Facts of the Matter

A weekly letter of encouragement and challenge to business and professional men and women
Wednesday, January 6, 2016
Dear Colleagues,


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In this series thus far, we have explored Idols of Modern Culture, Secularism, Materialism, The vilification and marginalization of Evangelical Christianity, and the gutting of the middle class: Our subject in this “Facts”:

(6) The quest for spirituality/transcendence:

One writer defines this present generation as disenchanted, dissatisfied, disenfranchised, disgruntled, discomfited, and disconnected; 1 a generation trapped in the disillusioning muck and vacuum of a vapid pop culture that puts a premium on fast money, faster food, and turbocharged technology. Thus, they find themselves trapped in a society without a cause, identity or religion that they can rally behind to find solace. Little wonder then that many are on a search for a sense of purpose and spiritual peace in order to cope with their loneliness and anxiety in a secularized, materialistic world of disintegrating cultural values and broken family structures. Consequently, significant numbers are turning to postmodern cults, the occult, and drug abuse in their search for transcendent values or some unifying thread to explain the world in which they live.

Josh McDowell writes, “’We are the first generation in 300 years to go through a distinct cultural change.’ Francis Schaeffer once stated: ‘We no longer live in a Judeo-Christian culture; we live in post-Judeo-Christian culture.’ But we no longer live in a post-Judeo-Christian culture; we live in an anti-Judeo-Christian culture. In post-modernism there is no objective truth. And truth is not to be discovered; truth is to be created. Whatever you think is true, is true. It doesn’t matter what an author wrote in a book. Whatever it says to you is just as true as what the author wrote.” 2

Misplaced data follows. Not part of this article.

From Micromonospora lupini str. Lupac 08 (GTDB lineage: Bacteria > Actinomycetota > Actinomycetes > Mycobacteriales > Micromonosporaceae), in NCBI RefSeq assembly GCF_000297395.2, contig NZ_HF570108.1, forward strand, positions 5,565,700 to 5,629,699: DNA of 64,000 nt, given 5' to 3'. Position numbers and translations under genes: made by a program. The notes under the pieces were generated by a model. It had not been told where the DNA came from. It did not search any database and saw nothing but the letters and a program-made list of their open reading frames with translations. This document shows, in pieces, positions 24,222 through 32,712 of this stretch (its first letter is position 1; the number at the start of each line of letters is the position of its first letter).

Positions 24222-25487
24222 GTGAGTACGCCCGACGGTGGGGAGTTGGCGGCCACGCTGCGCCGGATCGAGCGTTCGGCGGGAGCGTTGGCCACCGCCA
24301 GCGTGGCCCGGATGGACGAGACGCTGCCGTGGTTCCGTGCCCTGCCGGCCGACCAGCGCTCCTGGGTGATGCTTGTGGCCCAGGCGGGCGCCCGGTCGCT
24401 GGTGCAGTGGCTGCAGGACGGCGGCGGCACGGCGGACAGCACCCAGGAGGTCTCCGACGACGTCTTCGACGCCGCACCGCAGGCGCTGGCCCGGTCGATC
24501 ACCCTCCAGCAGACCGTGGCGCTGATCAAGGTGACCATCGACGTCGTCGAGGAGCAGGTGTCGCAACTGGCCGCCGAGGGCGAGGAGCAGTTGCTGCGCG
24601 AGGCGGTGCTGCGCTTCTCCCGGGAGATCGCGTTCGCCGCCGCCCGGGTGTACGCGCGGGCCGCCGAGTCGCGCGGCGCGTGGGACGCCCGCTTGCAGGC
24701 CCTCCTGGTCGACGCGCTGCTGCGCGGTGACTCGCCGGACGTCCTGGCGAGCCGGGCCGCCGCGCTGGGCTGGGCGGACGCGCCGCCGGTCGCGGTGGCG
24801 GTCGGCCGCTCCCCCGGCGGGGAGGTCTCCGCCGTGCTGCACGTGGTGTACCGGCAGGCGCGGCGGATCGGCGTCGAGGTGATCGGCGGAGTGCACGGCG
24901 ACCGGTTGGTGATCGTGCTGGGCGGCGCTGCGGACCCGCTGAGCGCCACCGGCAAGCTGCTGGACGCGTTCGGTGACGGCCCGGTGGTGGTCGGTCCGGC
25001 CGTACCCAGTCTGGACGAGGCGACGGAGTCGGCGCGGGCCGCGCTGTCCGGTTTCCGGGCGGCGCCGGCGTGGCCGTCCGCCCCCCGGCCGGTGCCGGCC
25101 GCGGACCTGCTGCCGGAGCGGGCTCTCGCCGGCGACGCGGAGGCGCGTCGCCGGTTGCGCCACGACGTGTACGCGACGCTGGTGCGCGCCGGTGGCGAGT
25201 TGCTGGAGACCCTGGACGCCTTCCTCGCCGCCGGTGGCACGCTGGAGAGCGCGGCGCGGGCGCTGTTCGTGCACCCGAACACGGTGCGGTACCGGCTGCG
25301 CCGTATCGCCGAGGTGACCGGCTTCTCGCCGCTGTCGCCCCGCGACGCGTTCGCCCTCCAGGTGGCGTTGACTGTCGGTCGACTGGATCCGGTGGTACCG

If we are to reach this generation, they will be won not by shoving the truth into their face but by observing authentic Christianity in action. Consider Paul’s summation of what affected change in the lives of the Thessalonians: ” …We were gentle among you, just as a nursing mother cherishes her own children. Affectionately longing for you, we were well pleased to impart to you not only the gospel of God, but also our own lives ” (I Thess. 2:7, 8 -NKJV). It was primarily the witness of their lives, coupled with the presentation of the gospel that won them over.

With the Thessalonians in mind, may I suggest three things we must do to reach this generation:

#1 We need to demonstrate Christ – honoring communities: With this hurting generation from fractured homes and relationships, they need to see and experience a sense of community as demonstrated in John 13 – 16.

#2 We need to live lives of deep compassion to demonstrate the credibility of the Gospel. (See Hos. 11:8; Matt. 9:12, 13; Heb. 4:15, 16)

#3 We need to model strong marriages and families: The leading desire of young singles is a happy marriage and home life. Marriages that reproduce authentic biblical models serve as a powerful platform to influence young adults today. The role of the father and his healthy relationship with his spouse and children speaks loudly to youth who are in desperate need of credible examples to emulate.

This week, may you experience His grace, peace, and protection.

R. Dwight Hill

1Douglas Coupland – 2This is an excerpt from a message Josh McDowell preached at the 1998 Ministerial Enrichment Conference at Central Assembly of God, Springfield, Missouri

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